And I would say probably me judging myself. For what I was going through, like a big reason why I didn’t do trauma therapy for so long was because I was like, you know, I was abused and that makes me feel weak. And then I wanna talk with someone about my weakness and, you know, I really should have done something and maybe it was my fault.
And there was a lot of self-judgment that only served to postpone the inevitable, which was if I’m gonna get healthy, I actually need to participate in treatment. So aside from all the out external hurdles that I face, like all these terrible things happening to me, I think, I was letting a terrible thing happening happen to myself by standing in my own way and saying like, you know, if you were really tough, you wouldn’t need therapy and you need to man up, you know, all of that kind of talk.
Right. I think that’s, that’s what I was using to hold myself back. Yeah. Do, do you think that is, something that especially men in particular go through is that, you know, We’ve gotta be tough. And, and that’s, and that’s a lot of times it’s how, how you’re raised is, you know, boys don’t cry, you know, but it’s okay for girls to do.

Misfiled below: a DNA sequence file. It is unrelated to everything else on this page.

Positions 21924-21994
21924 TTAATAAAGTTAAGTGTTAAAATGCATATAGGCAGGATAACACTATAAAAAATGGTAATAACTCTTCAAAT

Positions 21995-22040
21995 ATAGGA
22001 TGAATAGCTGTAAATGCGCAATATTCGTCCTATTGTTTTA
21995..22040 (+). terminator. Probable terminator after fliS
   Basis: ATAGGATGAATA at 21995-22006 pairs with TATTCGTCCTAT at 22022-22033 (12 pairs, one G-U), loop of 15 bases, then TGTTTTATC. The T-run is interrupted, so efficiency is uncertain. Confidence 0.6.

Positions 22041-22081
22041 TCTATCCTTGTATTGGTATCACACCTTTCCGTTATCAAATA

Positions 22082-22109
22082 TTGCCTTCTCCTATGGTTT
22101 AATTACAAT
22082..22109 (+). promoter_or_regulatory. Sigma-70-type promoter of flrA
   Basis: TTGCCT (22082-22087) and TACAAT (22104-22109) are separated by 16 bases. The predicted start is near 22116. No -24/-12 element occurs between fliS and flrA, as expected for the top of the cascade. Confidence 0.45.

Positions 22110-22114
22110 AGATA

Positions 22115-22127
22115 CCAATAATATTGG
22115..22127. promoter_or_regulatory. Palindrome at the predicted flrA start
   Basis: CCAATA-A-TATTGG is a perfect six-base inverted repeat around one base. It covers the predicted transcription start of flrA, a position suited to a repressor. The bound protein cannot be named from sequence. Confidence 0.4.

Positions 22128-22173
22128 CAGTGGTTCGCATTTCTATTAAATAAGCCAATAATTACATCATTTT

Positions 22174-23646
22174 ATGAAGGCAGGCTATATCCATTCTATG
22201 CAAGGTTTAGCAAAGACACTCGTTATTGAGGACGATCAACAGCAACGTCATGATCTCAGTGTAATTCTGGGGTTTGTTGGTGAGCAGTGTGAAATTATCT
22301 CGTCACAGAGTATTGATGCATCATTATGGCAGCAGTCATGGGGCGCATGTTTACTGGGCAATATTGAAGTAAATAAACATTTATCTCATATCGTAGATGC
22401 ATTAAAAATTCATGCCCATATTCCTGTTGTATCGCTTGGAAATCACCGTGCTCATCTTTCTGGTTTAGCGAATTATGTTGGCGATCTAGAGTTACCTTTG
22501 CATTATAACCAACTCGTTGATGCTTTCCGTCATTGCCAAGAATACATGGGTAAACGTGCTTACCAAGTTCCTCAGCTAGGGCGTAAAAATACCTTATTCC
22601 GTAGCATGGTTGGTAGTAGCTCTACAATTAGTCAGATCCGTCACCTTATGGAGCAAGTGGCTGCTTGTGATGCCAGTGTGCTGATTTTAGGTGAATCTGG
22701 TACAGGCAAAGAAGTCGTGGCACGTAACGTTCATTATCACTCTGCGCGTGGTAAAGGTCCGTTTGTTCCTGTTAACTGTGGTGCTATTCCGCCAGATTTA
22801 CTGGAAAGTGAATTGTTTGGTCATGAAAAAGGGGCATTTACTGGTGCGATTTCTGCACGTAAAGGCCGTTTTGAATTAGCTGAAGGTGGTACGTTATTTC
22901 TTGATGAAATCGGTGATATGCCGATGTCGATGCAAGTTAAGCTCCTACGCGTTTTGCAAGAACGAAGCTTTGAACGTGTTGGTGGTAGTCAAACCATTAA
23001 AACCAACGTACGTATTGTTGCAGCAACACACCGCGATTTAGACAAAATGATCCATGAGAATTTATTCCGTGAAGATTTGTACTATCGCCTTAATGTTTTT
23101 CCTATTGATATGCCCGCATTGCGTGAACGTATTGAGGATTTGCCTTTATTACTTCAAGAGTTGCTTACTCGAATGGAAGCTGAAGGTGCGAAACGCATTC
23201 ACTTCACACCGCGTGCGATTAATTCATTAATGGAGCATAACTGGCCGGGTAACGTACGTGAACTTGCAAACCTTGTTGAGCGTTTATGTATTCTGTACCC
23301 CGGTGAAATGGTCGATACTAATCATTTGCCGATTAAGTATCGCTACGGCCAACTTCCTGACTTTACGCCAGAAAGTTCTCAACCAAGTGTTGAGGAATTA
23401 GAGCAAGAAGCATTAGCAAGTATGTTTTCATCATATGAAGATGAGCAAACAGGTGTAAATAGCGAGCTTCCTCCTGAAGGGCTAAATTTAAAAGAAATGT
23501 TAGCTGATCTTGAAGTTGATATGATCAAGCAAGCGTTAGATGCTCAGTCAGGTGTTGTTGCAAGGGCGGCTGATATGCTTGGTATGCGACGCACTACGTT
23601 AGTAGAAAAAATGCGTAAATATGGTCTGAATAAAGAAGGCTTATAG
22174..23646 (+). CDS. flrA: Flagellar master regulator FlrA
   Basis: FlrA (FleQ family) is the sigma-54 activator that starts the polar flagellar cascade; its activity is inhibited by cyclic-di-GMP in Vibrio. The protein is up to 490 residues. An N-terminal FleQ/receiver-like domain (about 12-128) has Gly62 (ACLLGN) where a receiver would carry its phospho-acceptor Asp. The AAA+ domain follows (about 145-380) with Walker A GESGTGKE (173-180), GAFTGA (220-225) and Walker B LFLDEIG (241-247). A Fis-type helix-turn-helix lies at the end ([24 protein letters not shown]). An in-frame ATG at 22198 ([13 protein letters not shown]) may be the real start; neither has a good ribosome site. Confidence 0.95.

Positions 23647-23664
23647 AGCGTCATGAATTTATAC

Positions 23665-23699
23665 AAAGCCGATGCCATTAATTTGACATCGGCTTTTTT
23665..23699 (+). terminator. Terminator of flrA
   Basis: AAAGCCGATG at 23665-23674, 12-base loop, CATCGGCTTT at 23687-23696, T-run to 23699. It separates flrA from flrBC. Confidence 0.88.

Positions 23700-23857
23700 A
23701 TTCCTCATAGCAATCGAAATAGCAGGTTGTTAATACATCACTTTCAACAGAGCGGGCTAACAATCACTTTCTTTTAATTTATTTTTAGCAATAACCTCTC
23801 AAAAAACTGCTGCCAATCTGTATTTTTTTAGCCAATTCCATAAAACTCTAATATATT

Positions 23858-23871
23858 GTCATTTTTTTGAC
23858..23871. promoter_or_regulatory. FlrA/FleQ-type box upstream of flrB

And, and do you think that’s also part of what you’ve gone through and, and, or do you, have you seen that in other people as well? Yeah, that’s I know a lot of men who, like, I have a lot of friends who are guys who like, will not talk to me about what they’re going through and. Every time. I, you know, I’m on a call like with a, with a client of Cope notes or something, or I’m on a partnership call and it’s usually all women and me, I’m like the only dude on this whole call and it kind of illustrates to me like, wow, put next to each other.
It sure Looks like Women have maybe on the whole, and I don’t wanna generalize, but maybe on the whole have done a better job of being able to identify their emotions. And I know that a lot of men feel pressure to, hide Emotions for the sake of appearing strong. And I’m not saying that women don’t deal with that.
In fact, women deal with a very unique version of that, which is if you cry, you’re emo, you’re too emotional and you’re, oh, you you’re not being logical. So there’s a different, there’s a different color of the exact same stigma that women go through as well. I think, I think men just have, it seems to me that on the whole men have a more difficult time.